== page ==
Field Guide

Wildflowers, Grasses and Other Nonwoody Plants

Showing 1 - 10 of 12 results
Species Types
Scientific Name
Bromus pubescens (formerly B. purgans)
Description
Several species of brome grasses are found in Missouri. Canada brome, or hairy woodland brome, is one of the few that are native. It grows to 4 feet high, and its open flower clusters have drooping spikelets.
Media
Curly dock plants blooming on a field margin north of Jefferson City
Species Types
Scientific Name
Rumex crispus
Description
Curly dock’s rosettes of wavy-edged, leathery leaves are a common sight on roadsides and other disturbed lands. The fruit clusters at the top half of the plant turn dark rusty brown and are easy to spot from a distance.
Media
Photo of several big bluestem seed heads against a blue sky.
Species Types
Scientific Name
All true grasses (species in the grass family)
Description
Missouri has 276 species in the grass family, including well-known crop plants and our native prairie grasses. Distinguishing between the species can be difficult, but it’s easy to learn some basics about the group.
Media
Whorled milkweed flowers.
Species Types
Scientific Name
Subfamily Asclepiadoideae
Description
Milkweeds are a group of plants that used to have their very own family. Now part of the dogbane family, they’re still a pretty distinctive group.
Media
Orchard grass leaves and flowering stems, growing in a field
Species Types
Scientific Name
Dactylis glomerata
Description
Orchard grass is a perennial, clump-forming, cool-season grass introduced to American pastures long ago. Identify this common roadside grass by its bluish-green leaves, flattened stalks, and dense, flattened, bushy clusters of spikelets.
Media
Photo of prairie alum root flower stalk with flowers
Species Types
Scientific Name
Heuchera richardsonii
Description
Prairie alum root lifts its small, greenish, bell-shaped flowers high on a hairy stalk. The leaves are all in a basal clump, have long stalks, and look a bit like maple leaves.
Media
Photo of path rush, closeup showing drying fruits.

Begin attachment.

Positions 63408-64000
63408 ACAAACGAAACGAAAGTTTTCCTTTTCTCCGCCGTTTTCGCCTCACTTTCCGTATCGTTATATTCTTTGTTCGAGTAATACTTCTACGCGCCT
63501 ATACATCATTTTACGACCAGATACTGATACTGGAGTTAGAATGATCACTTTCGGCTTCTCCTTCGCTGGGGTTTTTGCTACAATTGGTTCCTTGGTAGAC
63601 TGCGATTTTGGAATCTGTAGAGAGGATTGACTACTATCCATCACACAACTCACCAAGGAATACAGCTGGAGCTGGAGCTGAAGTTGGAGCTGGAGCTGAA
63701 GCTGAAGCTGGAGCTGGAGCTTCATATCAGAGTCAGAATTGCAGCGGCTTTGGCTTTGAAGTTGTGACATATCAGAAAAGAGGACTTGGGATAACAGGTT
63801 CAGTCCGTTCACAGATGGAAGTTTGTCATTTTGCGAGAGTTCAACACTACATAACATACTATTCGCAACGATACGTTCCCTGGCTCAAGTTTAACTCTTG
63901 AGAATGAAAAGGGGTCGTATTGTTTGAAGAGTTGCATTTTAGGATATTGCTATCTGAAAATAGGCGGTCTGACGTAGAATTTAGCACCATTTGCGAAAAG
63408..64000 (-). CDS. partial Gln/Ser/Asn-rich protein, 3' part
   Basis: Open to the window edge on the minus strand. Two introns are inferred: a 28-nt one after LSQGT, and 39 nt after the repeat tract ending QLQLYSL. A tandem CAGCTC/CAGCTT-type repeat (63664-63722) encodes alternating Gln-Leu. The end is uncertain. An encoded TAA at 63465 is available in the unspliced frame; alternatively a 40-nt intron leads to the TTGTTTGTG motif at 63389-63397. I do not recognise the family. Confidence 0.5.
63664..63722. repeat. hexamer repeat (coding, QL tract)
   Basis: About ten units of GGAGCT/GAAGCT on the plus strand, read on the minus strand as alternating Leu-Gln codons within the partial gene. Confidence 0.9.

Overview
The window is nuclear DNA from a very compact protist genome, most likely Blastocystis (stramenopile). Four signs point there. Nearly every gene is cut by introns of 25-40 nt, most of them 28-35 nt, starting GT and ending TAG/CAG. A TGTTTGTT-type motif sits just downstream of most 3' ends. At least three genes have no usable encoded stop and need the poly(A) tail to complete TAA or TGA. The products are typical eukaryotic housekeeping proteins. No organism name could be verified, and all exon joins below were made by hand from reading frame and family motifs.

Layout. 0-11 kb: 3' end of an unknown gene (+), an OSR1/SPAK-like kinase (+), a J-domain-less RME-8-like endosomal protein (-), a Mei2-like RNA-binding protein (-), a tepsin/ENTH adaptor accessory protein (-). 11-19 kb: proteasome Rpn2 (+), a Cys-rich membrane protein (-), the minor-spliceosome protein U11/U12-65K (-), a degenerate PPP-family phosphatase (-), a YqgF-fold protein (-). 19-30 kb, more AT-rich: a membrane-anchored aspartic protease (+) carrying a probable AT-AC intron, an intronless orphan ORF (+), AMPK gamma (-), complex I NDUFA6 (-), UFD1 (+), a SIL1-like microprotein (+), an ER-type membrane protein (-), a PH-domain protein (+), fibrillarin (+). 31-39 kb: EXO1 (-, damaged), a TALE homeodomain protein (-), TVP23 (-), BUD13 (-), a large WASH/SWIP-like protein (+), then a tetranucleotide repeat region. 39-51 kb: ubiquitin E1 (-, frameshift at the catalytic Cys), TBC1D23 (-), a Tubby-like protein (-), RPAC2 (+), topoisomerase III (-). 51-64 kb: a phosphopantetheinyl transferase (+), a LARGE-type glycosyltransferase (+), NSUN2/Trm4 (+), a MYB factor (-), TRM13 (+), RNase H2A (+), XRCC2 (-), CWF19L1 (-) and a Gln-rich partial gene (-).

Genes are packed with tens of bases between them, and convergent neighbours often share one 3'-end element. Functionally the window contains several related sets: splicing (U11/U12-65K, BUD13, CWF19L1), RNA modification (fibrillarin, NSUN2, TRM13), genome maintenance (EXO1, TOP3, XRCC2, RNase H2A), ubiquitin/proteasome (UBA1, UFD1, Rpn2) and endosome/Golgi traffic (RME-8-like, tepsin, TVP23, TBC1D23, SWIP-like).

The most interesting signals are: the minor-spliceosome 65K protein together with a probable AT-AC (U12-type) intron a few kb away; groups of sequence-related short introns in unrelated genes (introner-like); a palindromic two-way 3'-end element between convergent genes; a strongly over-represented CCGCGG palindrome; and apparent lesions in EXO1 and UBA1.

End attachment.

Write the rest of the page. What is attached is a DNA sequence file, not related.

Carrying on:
Species Types
Scientific Name
Juncus spp. and Luzula spp.
Description
Missouri has 24 species in the rush family. Distinguishing between these grasslike plants can be tricky, but it’s easy to learn some basics about the group.
Media
Photo of eastern woodland sedge plant growing among leaf litter.
Species Types
Scientific Name
Carex, Schoenoplectus, Scirpus, and other genera
Description
Missouri has more than 200 species in the sedge family. Distinguishing between these grasslike plants can be difficult, but it’s easy to learn some basics about the group.
Media
Virginia wild rye flowering heads backlit against a background of shrubs and trees
Species Types
Scientific Name
Elymus virginicus
Description
Virginia wild rye can be identified by its bristly seed heads, which are held erect and whose bristle-like awns stay straight. This is a common native perennial tuft-forming, cool-season midgrass usually reaching about 2–4 feet in height.
Media
Photo of white avens flower and upper stem leaves.
Species Types
Scientific Name
Geum canadense
Description
White avens, a common wildflower in the rose family, may not catch your eye during hikes, but you will probably notice the seeds clinging to your socks when you get home!
See Also

About Wildflowers, Grasses and Other Nonwoody Plants in Missouri

A very simple way of thinking about the green world is to divide the vascular plants into two groups: woody and nonwoody (or herbaceous). But this is an artificial division; many plant families include some species that are woody and some that are not. The diversity of nonwoody vascular plants is staggering! Think of all the ferns, grasses, sedges, lilies, peas, sunflowers, nightshades, milkweeds, mustards, mints, and mallows — weeds and wildflowers — and many more!